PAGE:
Qiu Jianming, a third-generation wire walker from China, took a careful step on the line, his arms outstretched for balance. He carefully moved a unicycle in his left hand and placed it on the wire, then balanced on it with only his chest, his hands on the pedals. His legs slowly extended upward until they were straight in the air. The music in the background was serene as he wheeled back and forth, a thin wire the only thing that separated him from the floor below.

Performers from a dozen different countries warmed up backstage, stretching their athletic limbs and conversing in a multitude of languages. Later, they practiced: women flew through the air with abandon, caught by the strong hands of the men on each side of the aerial circus act. Performers acting as crickets in the show bounced up and down on trampolines, completing stunning feats of athleticism by flipping and tumbling in mid-air.

Amy Brown and Kara You, part of the costume crew, were tucked away behind the scenes as well, sewing hats and touching up the gold foiling on shoes for the performers. Surrounding them were costumes, some bright green for crickets, others metallic brown for scarabs, each one meant to make its owner look like an insect.

On Sunday, performers and crew for Cirque du Soleil’s OVO began arriving in Bangor, and on Monday, 20 semi-trucks filled with equipment for the upcoming production were unloaded at the Cross Insurance Center on Main Street.

This is Cirque du Soleil’s first performance in Bangor since 2014 when it staged Varekai.

OVO tells the story of a mysterious egg that appears in the midst of an insect colony. The colony is amazed by the object. A fly arrives and is a bit of an outsider, but a ladybug catches his eye, and a love story blossoms from there. Ovo means “egg” in Portuguese.

“We’re bringing you into an insect colony,” Jessica Leboeuf, the publicist for Cirque du Soleil, said.

The cast of OVO includes 50 performing artists from 12 countries specializing in many acrobatic acts, and it also includes live musicians. The show opens on Thursday, June 2, and will run through June 5.

OVO has been seen by more than 4.5 million people worldwide since the show premiered in Montreal in 2009, where it was shown under a circus tent. Now, the same production has been altered to fill arenas throughout North America, including the Cross Insurance Center.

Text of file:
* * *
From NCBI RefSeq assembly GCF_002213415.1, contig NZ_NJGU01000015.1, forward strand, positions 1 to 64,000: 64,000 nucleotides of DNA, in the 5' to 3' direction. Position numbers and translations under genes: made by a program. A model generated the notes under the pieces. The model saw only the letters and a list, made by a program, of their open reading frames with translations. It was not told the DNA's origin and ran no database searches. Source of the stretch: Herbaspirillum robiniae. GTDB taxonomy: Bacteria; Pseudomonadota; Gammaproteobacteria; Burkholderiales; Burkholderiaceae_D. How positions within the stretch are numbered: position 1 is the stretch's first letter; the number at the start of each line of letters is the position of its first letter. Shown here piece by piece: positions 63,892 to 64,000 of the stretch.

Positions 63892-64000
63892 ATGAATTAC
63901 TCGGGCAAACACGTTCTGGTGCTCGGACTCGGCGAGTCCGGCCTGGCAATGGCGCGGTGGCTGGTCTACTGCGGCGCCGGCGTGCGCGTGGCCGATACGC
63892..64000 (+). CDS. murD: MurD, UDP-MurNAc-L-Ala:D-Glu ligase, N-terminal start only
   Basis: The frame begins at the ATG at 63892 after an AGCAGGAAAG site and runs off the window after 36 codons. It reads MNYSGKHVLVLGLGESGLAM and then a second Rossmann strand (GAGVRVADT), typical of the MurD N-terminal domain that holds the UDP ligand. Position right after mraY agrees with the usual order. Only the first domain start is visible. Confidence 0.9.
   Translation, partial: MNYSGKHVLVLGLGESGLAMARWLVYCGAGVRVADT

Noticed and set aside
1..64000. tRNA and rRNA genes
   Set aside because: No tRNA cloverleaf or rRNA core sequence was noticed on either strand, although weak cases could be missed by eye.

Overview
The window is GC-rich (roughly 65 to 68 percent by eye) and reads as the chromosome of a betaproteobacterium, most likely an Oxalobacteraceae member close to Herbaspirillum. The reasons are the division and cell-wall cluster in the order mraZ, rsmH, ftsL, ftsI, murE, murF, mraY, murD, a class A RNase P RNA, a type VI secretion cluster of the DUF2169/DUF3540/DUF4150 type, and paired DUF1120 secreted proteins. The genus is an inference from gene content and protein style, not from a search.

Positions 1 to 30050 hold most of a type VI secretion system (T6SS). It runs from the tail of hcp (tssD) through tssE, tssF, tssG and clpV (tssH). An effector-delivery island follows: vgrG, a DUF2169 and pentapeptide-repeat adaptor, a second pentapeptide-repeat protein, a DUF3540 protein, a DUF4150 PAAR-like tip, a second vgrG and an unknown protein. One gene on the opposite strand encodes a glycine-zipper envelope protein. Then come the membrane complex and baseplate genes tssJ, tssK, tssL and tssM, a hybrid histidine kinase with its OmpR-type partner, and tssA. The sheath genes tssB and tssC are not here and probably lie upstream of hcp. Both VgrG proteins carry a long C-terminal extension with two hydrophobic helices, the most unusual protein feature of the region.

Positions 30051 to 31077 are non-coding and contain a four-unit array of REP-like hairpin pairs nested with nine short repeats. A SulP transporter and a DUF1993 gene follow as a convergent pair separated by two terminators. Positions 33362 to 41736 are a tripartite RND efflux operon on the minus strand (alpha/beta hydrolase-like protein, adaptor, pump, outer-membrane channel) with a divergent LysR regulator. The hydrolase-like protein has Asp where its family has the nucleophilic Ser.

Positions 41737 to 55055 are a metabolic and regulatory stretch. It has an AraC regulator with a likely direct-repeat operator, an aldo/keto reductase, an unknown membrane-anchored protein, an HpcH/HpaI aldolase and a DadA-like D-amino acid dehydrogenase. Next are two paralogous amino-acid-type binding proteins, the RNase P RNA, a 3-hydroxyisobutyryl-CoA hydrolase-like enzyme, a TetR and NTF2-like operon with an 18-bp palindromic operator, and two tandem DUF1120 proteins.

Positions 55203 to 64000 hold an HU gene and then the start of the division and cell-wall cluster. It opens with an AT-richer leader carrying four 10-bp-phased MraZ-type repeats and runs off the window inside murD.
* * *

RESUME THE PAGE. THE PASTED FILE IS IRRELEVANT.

Marjon Van Grunsven, the artistic director of Cirque du Soleil and a native of Holland who has been working with the company for 10 years, has the job of teaching the acrobatically-talented performers of the production to become artists.

“Cirque is a dream,” Van Grunsven said. “It’s a place where dreams do come true.”

On stage in front of her, men climbed an enormous wall and flipped on trampolines. Some rushed down the air walk, turning head over feet and tumbling all the way from the back of the stage to the front.

“This is not really a circus to me. It’s more like theatre,” Van Grunsven said, watching as the performers rehearsed on stage.

OVO is different from shows that Cirque du Soleil has done in the past, Van Grunsven said. Rather than the dark, mysterious pieces that have been done over the years, this one is “a very happy show.”

“It’s colorful and beautiful,” Van Grunsven said.

Leboeuf said that the show is family friendly and will captivate audiences of any age.

“It provides an opportunity to forget your daily life for a few hours,” Van Grunsven said. “It’s an absolute must see for people who have never seen it. And for those who have seen it before, this show is a completely new creation.”

OVO will show 7:30 p.m. Thursday, June 2, 7:30 p.m. Friday, June 3, 4 p.m. and 7:30 p.m. Saturday, June 4, and 1:30 p.m. and 5 p.m. Sunday, June 5. Tickets for adults range from $49 to $154, children’s tickets range from $29 to $124, and military, seniors and student tickets range from $44.50 to $89.50. They can be purchased by visiting the Cross Insurance Center Box Office or http://www.crossinsurancecenter.com/, or by calling 800-745-3000.

Shelby Hartin

Shelby Hartin was born and raised in southern Aroostook County in a tiny town called Crystal, population 269. After graduating from the University of Maine in May 2015 with a bachelor’s degree in...